Bird 1 - Port Meadow, January-February. OK-looking, but mucky underwing and a bit of a Herring-y expression.
Bird 2 - Port Meadow, 27th February. A bit worse than the above bird, note residual head streaking, short bill and heavy anchor markings on the scapulars. But still the Casp facial expression is there.
Bird 3 - Appleford Gravel Pit, September. Polish-ringed P:UM8 - I only saw this bird briefly and failed to obtain any photos but luckily Ian Lewington saw it well at Didcot Landfill. Note mucky underwing and head, together with greater covert chequering.
|Courtesy of Ian Lewington|
|Courtesy of Ian Lewington|
Bird 4 - Appleford Gravel Pit, October. This bird had perfect Casp wings with a great white underwing, advanced moult, nice tertials, but Herring-like scapulars, and slight head streaking. Also seen by Ian Lewington at Didcot Landfill.
Bird 5 - Farmoor Reservoir, 9th November. I've included this bird here simply because at 500m range and in the failing light it was impossible to rule out a hybrid. It was clearly a Caspian-type gull - it looked OK and had an interesting bill deformity with crossed-over tips. Really small round head as well. From these blurry images the ends of the greater coverts seem to have quite a bit of white on them, but still a clear brown band at the base.
Bird 6 - Erith Pier, 20th December. Really good Casp plumage, but that head/bill combo is a bit off-putting. Also seen by Jamie Partridge at Rainham Landfill.
Bird 7 - Rainham Tip, 21st December. Again "fine", but quite a dark head, bit of greater covert chequering...
Bird 8 - Rainham Tip, 21st December. Looked a bit better than this in the field, but still really borderline. Heavily bleached already.
Bird 9 - Rainham Tip, 22nd December. Nice advanced covert and tertial moult, but short bill and a slightly streaky head. Bill at least manages to be quite thin and pointy, and again note the Casp facial expression.
Bird 10 - Rainham Tip, 31st December. Another advanced bird. Didn't really get a good look at it hence why it's going in this section. Looked nice - the greater coverts have some chequering and I can't see a solid brown base to the feathers, but probably within variation. Hard to call birds as distant as this, especially without seeing them fly.
Second-winters - 1 individual
Port Meadow, January. A puzzling bird, with very good plumage (though a bit of residual head streaking) including a nice P10 mirror, but the structure seems totally wrong and it didn't really give a Casp feel. The bill was tiny. Maybe it's a small female Caspian gull, or a hybrid with... what exactly?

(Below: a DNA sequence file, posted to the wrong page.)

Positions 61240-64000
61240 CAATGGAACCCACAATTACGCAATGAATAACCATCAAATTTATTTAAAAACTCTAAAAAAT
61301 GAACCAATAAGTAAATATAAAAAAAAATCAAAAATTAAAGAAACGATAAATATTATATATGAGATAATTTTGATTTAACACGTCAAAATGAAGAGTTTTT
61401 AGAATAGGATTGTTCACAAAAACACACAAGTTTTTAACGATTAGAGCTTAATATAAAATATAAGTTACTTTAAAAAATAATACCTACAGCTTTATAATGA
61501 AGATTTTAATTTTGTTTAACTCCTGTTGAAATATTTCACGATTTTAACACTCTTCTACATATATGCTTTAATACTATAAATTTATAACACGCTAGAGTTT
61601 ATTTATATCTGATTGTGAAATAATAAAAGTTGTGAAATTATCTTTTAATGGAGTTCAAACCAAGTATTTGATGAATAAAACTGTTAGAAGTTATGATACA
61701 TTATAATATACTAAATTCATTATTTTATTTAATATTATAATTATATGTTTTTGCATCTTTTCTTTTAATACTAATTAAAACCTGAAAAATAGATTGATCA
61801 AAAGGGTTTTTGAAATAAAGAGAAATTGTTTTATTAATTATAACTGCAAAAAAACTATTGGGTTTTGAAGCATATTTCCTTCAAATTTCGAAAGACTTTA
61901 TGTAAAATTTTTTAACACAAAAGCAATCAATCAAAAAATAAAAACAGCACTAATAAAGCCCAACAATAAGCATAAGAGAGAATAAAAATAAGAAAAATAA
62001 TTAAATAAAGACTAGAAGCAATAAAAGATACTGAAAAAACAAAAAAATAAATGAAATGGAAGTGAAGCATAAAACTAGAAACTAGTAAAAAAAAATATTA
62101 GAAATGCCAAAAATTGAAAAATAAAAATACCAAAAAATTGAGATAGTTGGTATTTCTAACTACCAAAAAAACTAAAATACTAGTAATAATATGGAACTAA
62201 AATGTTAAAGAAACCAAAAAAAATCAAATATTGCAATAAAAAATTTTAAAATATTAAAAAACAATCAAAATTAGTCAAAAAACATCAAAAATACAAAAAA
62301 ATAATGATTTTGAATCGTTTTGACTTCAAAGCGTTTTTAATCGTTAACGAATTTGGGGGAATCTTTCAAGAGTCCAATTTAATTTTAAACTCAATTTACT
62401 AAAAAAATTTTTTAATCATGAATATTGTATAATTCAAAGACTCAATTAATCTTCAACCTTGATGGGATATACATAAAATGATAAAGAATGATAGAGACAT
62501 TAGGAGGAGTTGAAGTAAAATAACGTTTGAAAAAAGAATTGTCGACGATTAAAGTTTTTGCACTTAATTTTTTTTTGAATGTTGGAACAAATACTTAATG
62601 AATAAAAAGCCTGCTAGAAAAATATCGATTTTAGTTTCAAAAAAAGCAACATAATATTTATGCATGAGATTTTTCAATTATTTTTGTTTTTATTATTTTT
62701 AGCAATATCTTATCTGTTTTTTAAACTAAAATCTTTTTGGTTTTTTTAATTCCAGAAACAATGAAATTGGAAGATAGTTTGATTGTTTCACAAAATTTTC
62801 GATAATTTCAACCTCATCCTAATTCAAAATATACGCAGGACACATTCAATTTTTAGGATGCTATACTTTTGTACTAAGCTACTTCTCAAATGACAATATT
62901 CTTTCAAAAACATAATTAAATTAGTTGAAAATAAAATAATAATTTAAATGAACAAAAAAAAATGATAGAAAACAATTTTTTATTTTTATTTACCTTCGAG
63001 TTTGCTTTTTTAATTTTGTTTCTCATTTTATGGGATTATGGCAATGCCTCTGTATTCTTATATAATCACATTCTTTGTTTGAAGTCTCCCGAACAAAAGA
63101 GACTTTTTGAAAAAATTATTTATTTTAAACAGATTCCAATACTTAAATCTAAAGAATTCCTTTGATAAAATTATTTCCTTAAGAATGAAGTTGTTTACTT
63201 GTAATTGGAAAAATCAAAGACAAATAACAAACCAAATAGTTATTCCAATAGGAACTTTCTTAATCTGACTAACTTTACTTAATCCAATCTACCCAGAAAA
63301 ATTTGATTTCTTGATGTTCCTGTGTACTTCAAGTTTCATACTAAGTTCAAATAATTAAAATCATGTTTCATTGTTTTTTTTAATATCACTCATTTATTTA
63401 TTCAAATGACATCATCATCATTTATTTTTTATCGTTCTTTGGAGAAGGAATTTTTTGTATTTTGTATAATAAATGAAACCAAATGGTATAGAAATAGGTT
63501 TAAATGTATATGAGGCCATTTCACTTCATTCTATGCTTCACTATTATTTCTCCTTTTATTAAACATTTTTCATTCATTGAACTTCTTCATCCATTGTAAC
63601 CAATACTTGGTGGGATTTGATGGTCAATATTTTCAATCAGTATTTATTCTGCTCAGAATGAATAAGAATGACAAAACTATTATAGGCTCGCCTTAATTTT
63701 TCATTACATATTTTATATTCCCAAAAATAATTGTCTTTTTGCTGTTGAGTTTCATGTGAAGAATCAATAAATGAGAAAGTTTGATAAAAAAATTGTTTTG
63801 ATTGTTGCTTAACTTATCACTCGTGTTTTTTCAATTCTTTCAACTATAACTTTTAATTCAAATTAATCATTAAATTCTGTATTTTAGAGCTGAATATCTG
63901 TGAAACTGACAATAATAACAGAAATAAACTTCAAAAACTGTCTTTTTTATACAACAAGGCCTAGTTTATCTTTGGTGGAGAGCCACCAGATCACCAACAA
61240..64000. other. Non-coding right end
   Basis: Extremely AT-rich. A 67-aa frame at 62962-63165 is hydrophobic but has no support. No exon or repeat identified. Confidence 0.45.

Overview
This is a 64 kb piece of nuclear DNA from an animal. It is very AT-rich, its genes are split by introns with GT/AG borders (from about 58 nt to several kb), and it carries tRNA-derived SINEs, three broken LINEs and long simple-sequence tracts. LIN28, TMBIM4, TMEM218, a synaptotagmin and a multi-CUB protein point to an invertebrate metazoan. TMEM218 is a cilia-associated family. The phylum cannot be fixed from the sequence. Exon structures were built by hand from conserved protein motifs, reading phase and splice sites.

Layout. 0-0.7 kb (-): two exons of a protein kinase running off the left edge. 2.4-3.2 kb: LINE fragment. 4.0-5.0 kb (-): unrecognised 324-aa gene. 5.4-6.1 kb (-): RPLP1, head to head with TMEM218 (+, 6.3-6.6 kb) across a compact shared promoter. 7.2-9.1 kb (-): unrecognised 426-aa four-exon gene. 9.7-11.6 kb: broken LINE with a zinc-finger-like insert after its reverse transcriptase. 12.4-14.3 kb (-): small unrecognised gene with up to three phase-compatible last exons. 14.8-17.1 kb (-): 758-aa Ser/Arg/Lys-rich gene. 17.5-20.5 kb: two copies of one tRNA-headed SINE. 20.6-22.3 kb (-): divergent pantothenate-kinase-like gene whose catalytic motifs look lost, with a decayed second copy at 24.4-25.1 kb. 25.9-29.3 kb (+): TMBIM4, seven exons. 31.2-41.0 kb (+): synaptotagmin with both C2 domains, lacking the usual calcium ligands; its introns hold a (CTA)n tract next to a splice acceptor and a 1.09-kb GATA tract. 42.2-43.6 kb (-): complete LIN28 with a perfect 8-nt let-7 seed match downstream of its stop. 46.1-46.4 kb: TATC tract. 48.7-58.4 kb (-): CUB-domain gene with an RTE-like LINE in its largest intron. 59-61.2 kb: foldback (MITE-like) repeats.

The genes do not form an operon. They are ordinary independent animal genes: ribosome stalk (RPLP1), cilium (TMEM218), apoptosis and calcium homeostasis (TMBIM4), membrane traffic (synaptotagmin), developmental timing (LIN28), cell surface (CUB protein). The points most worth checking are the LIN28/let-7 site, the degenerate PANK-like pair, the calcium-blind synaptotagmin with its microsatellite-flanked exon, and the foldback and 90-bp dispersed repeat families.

Third-winters - 1 individual
Rainham Tip, 29th December. Another bird picked out by Dante Shepherd. I think the jizz looks very good for Caspian gull, but the amount of black in the wing tip is concerning. The P10 mirror is small, it lacks a P9 mirror and in most third-winters I would expect to see some development of tongues on the underside of the primaries, forming a curved pattern cutting into the black (compare primary patterns of third-winters above). I don't really see this here, with the shape of black looking more wedge-shaped, cutting in from the leading edge of the wing like a Yellow-legged gull. I suspect that this is within variation of Caspian gull, possibly even an individual from the Eastern end of the range (it also had a very dark mantle), but I have included it here as a hybrid could also produce these features.
I saw a large number of probable hybrid gulls this year so I have only illustrated a couple of case studies below. First winters were particularly numerous, but I rarely bothered to photograph them.
Second winters - 1 individual
Port Meadow, 15th December. Appeared somewhat like a Caspian gull, but wrong structure, wrong facial expression, mantle colour too pale, too much head streaking (especially around eye) and no P10 mirror. To my eye, the tertial and greater covert pattern could be within variation for either Caspian or Herring gull.
Sub-adults - 2 individuals
Appleford fields, 7th November. This bird had dark eye and a thin, desaturated bill, as well as a small amount of pencil streaking on the nape contrasting with a white head (good for Caspian gull at any age!) - but the underside of P10 is way off for a pure bird, having far too much black - adults and fourth winters should show a much longer P10 tongue than this. Note also the rather prominent subterminal band on P10, which is commoner in subadult birds.
Appleford Gravel Pit, 10th December. This bird had an almost perfect jizz for Caspian gull, but suffers from the same problems as the bird above. It did, however, have a broad black band on P5.